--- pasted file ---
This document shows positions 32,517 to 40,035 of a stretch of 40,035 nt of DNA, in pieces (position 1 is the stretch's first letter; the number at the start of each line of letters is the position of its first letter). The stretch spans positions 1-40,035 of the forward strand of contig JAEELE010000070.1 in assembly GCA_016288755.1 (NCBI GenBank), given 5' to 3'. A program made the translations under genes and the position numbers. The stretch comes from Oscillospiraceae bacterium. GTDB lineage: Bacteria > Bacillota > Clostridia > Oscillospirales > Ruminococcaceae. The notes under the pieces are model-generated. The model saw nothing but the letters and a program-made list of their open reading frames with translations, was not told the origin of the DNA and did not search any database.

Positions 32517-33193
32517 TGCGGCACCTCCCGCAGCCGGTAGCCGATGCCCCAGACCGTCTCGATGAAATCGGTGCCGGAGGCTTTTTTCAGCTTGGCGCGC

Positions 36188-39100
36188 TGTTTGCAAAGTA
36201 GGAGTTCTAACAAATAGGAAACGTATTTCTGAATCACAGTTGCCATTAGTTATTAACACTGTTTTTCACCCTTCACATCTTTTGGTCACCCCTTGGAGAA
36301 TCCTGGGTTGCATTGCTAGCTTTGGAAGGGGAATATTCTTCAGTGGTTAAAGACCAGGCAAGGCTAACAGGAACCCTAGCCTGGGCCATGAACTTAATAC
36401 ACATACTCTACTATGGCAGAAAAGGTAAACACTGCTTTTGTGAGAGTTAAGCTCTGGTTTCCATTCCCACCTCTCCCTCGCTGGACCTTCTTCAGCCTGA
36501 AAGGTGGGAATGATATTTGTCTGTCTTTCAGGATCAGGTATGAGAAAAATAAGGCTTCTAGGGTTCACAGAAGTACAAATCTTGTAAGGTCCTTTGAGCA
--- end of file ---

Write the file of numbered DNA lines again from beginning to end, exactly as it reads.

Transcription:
This document shows positions 32,517 to 40,035 of a stretch of 40,035 nt of DNA, in pieces (position 1 is the stretch's first letter; the number at the start of each line of letters is the position of its first letter). The stretch spans positions 1-40,035 of the forward strand of contig JAEELE010000070.1 in assembly GCA_016288755.1 (NCBI GenBank), given 5' to 3'. A program made the translations under genes and the position numbers. The stretch comes from Oscillospiraceae bacterium. GTDB lineage: Bacteria > Bacillota > Clostridia > Oscillospirales > Ruminococcaceae. The notes under the pieces are model-generated. The model saw nothing but the letters and a program-made list of their open reading frames with translations, was not told the origin of the DNA and did not search any database.

Positions 32517-33193
32517 TGCGGCACCTCCCGCAGCCGGTAGCCGATGCCCCAGACCGTCTCGATGAAATCGGTGCCGGAGGCTTTTTTCAGCTTGGCGCGC

Positions 36188-39100
36188 TGTTTGCAAAGTA
36201 GGAGTTCTAACAAATAGGAAACGTATTTCTGAATCACAGTTGCCATTAGTTATTAACACTGTTTTTCACCCTTCACATCTTTTGGTCACCCCTTGGAGAA
36301 TCCTGGGTTGCATTGCTAGCTTTGGAAGGGGAATATTCTTCAGTGGTTAAAGACCAGGCAAGGCTAACAGGAACCCTAGCCTGGGCCATGAACTTAATAC
36401 ACATACTCTACTATGGCAGAAAAGGTAAACACTGCTTTTGTGAGAGTTAAGCTCTGGTTTCCATTCCCACCTCTCCCTCGCTGGACCTTCTTCAGCCTGA
36501 AAGGTGGGAATGATATTTGTCTGTCTTTCAGGATCAGGTATGAGAAAAATAAGGCTTCTAGGGTTCACAGAAGTACAAATCTTGTAAGGTCCTTTGAGCA